Yankees Reportedly 'Surprised' by President Trump's First Pitch Announcement
NEW YORK — President Donald Trump took to Twitter on Sunday, announcing he will not be throwing out the ceremonial first pitch at Yankee Stadium. As it turns out, there's more to Trump's initial declaration that he had been invited to throw a pitch on August 15 than meets the eye.
When Trump made the announcement in a White House briefing on Thursday — approximately an hour before Dr. Anthony Fauci threw out the first pitch at Nationals Park on Opening Day — his claim that the Yankees had requested his presence at a home game next month came as a surprise to New York Yankees officials and White House staffers.
A report from The New York Times cites Trump's annoyance with Dr. Fauci's "turn in the limelight" as he prepared to throw out the first pitch on the national stage — a toss that flew just a bit outside.
Trump reportedly directed his aides to reach out to the Yankees — and his friend, team president Randy Levine — to capitalize on a longtime standing offer to take the mound in the Bronx. That said, no date had been finalized at the time.
Following his claim on Thursday, Trump's staff pushed to notify the Yankees that the president was booked for Aug. 15. Three days later, Trump officially canceled, referencing the COVID-19 pandemic — and using a racist description of the virus — as the reason he was unable to attend.
"Because of my strong focus on the China Virus, including scheduled meetings on Vaccines, our economy and much else, I won’t be able to be in New York to throw out the opening pitch for the @Yankees on August 15th," Trump tweeted. "We will make it later in the season!"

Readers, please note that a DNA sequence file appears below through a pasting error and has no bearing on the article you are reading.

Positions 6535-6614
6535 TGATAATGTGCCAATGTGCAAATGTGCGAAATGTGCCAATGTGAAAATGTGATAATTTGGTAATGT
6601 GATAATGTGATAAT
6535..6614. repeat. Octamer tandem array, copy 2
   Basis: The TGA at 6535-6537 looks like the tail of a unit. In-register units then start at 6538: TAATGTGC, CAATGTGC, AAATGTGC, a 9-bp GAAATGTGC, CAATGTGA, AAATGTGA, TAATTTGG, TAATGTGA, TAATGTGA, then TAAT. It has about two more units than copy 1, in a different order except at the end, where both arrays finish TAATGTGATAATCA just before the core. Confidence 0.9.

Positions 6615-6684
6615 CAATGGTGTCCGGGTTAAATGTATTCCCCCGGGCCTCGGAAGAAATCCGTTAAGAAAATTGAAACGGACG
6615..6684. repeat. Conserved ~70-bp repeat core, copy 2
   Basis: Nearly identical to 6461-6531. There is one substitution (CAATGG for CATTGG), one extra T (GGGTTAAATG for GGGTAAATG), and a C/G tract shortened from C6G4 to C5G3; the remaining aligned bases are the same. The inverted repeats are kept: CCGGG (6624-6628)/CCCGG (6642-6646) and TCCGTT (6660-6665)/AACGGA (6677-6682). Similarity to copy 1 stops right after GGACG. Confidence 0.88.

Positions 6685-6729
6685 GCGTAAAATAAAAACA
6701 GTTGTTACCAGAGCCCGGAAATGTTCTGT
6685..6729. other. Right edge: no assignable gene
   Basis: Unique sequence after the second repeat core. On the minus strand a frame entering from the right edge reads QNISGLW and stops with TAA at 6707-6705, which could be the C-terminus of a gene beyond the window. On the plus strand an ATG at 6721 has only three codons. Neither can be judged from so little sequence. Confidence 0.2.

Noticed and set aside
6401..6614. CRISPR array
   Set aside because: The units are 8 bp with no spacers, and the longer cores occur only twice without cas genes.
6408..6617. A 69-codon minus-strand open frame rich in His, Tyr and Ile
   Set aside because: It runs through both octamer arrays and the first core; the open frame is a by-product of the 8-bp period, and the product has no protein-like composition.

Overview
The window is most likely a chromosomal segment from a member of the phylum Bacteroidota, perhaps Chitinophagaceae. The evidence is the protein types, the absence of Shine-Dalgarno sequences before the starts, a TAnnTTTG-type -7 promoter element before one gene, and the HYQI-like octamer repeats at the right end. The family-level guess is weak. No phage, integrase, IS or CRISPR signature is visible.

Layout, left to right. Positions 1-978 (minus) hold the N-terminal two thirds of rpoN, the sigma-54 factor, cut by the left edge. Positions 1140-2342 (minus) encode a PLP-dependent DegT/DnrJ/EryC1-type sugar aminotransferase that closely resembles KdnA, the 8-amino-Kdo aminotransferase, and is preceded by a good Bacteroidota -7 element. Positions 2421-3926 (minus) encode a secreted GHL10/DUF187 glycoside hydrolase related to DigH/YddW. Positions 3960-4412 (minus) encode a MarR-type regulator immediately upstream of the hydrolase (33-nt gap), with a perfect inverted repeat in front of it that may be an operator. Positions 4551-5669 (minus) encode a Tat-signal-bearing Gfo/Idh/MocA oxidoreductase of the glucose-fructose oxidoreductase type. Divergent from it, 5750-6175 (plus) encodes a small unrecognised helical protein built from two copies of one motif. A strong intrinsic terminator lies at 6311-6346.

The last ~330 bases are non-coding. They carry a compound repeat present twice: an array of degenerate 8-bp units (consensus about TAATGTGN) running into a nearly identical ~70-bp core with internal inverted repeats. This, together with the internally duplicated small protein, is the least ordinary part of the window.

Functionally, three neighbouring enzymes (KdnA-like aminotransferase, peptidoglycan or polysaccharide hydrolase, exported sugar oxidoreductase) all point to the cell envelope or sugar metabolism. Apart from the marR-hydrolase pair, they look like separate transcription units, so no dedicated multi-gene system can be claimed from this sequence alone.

Trump has yet to throw out a ceremonial first pitch at a Major League Baseball game during his time in the Oval Office. He attended Game 5 of the World Series last fall in Washington D.C.
Yankees legend Mariano Rivera was also at the White House when Trump made the announcement Thursday afternoon. The two played catch, as Trump and the unanimously-inducted Hall of Famer threw a baseball back and forth on the White House lawn.
As this story has been developing over the weekend, members of the Yankees organization have participated in multiple peaceful protests on the diamond, bringing attention to the Black Lives Matter movement.
Both the Yankees and Nationals knelt ahead of the national anthem on Opening Day, observing an extended moment of silence in a unified demonstration. Both clubs wore "Black Lives Matter" T-shirts and knelt in unison after holding a 200-yard black "unity ribbon."
Two days later, Yankees' star outfielders Giancarlo Stanton and Aaron Hicks knelt during the anthem. Both pledged to continue to kneel moving forward as well whenever they are on the field during the anthem.
After he took a knee on Saturday, Stanton explained the reasoning behind his peaceful protest was the fight for equality and "basic human rights in America," something he believes is not present across this country right now.
When asked about the possibility of Trump throwing the first pitch at Yankee Stadium, Stanton said he wasn't entirely certain it was going to happen in the first place. Asked a similar question, Hicks chose not to comment on the matter.
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